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Norway is going to remain Europe's best-kept secret, regardless of the winter Olympics.

Lillehammer and its home country in general are eschewing post-Olympic marketing plans. Neither are taking advantage of the rare media spotlight shining on the area where thousands of international winter sports fans are converging this month.

While the Olympics would seem a golden opportunity for Norway to blow its own horn in travel advertising, the Norwegian Tourist Board is being typically non-commercial.

"I don't think you can say that the board has ever had any major budget for marketing," said a spokesman. "The government has not realized the potential and the promise [of Norway as a tourism destination]," he said.

While the tourist board will spend $23 million on marketing this year, only one-third is earmarked for traditional advertising. The remainder will go to promotion and administrative costs.

In the U.K., Norway's second biggest market after Germany, the tourist bureau is spending $375,000 on advertising this year-the same as in 1993-through Fawthrop McLanders, Newcastle. Newspaper advertising with the theme "Norway, Europe's best kept secret" broke in December but did not mention the upcoming Olympics; instead it showed shots of Norway in the summer.

The Norwegian Tourist Board is also spending a measly $200,000 on a new newspaper campaign breaking next month in France, Norway's third biggest market, according to Arild Kristiansen, Paris-based managing director of the Norwegian Tourist Board in France. This will be the Tourist Board's first consumer campaign in France in three years. Created by Paris agency Trigone the campaign features Norwegian summertime scenery with no mention of the Olympics.

Perhaps as a result, ski tour operators are remarkably uninterested in this year's winter Olympics host. It's difficult to find a U.K. operator which "does Norway." Thomson Tour Operations, the U.K.'s largest ski tour company, doesn't feature Norway in its brochures nor does Bladon Lines, London.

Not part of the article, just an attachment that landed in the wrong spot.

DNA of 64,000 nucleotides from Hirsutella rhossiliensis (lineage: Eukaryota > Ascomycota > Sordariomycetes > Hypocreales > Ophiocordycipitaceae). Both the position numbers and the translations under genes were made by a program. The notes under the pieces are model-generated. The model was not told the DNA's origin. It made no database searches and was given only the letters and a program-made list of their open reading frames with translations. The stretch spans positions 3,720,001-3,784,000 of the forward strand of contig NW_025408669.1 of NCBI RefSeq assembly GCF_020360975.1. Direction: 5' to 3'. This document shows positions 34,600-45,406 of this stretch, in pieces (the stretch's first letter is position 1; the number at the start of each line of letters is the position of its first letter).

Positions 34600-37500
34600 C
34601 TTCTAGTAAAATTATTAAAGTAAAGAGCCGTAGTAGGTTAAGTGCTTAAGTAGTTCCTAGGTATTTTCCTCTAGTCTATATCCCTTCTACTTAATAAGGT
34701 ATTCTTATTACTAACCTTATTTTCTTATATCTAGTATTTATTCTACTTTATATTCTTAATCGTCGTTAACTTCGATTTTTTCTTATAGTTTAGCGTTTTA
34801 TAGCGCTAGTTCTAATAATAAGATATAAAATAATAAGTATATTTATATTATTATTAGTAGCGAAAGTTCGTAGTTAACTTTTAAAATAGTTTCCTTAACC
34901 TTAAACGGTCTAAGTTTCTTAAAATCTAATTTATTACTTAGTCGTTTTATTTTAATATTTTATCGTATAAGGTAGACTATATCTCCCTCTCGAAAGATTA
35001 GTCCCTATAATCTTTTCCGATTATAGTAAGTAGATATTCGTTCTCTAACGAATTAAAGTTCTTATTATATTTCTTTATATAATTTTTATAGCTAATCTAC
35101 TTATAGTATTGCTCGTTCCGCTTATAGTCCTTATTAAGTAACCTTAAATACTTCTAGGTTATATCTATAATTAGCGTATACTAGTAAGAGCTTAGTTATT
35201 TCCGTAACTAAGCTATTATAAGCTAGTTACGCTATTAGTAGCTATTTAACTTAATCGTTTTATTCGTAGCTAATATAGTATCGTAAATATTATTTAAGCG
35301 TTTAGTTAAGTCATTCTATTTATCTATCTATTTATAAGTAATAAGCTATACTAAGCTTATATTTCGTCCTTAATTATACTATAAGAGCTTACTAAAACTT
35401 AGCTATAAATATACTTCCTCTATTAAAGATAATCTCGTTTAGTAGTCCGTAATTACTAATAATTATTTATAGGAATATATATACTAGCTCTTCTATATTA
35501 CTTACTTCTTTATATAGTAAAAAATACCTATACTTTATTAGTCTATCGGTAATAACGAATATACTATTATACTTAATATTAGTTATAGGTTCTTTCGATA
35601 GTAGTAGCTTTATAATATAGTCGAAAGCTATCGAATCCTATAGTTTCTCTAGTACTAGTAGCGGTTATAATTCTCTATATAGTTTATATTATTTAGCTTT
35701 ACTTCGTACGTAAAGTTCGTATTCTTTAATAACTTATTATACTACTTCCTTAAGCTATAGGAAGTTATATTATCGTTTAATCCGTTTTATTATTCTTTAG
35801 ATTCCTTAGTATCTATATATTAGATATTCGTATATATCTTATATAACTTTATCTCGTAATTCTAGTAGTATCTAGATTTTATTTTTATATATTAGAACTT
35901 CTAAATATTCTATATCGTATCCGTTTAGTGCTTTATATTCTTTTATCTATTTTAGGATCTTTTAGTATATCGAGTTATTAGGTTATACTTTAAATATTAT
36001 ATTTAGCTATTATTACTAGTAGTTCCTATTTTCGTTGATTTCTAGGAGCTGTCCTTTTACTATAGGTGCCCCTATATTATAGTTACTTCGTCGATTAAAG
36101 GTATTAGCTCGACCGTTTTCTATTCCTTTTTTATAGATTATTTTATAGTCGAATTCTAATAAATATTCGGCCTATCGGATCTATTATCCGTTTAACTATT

Christine Graves, director of Made to Measure, a Chicester-based organizer of ski vacations to the Alps and the U.S., said, "We don't do Norway anymore. There was no demand. It was expensive."

How expensive? Ski Super Travel offers 10-day ski vacations from London to Colorado for about $1,000 (including airfare and shared use of a condominium), half the price of a comparable 10 days in Norway, according to Claus Larsen, the company's operations manager.

Norway and Lillehammer could attract visitors but they need to keep promoting it away, said Keith Friend, managing director of marketing services for Total Marketing Services Group, London. Sue Marsh, owner of her own travel marketing consultancy in Australia, agrees. "There is a lot of snob value in going to an overseas destination," she said.

Local Olympic organizers have placed heavy restrictions on advertising because they don't want the event to obstruct the city's natural beauty. Special signs can be no larger than a stop sign and must be made of wood.

In general, Norwegians try to limit outdoor advertising. "We are very restrictive about their use in Norway," said Sigmund Thue, director of marketing for the Lillehammer Olympic Organizing Committee.

Swix Sport, the ski equipment and clothing manufacturer based in Lillehammer, also isn't likely to win a gold for its ad strategy. The company outfitting the Norwegian ski team is spending even less on advertising than the little it has invested in the past, said Jorgen Walle-Hansen, director of corporate promotions of family-owned Swix parent Tiedemanns. And claiming that advertising is too expensive and casts too wide a net, the company plans no big campaign after the event.

But while Swix may shun expensive advertising, the ski equipment marketer is using other marketing tools. "We like to go more directly towards the sporting goods industry," said Mr. Walle-Hansen, through trade shows and sales visits to distributors.

Swix also is joining forces with Swedish car manufacturer Saab in a promotion that required special permission from the Olympic committee. Some 30 Saab 900's adorned with the Swix logo travel to various skiing events offering competitors the help of a Swix expert in waxing and servicing equipment.

About 20 more cars bearing the company logo are shuttling guests around Lillehammer. "We get lots of visibility with few dollars," said Mr. Walle-Hansen.

For post-Olympics goodwill, Swix will use videos from the Games featuring the Norwegian ski team wearing Swix's new clothing line-bearing the catchy label Swix Technical Wear-at trade shows and sales meetings.

"Conventional advertising doesn't work well for us," said Mr. Walle-Hansen. "Our [marketing] method is very personal. We don't shoot a cannon in the dark."

Also contributing: David Bartal and Christy Fisher.

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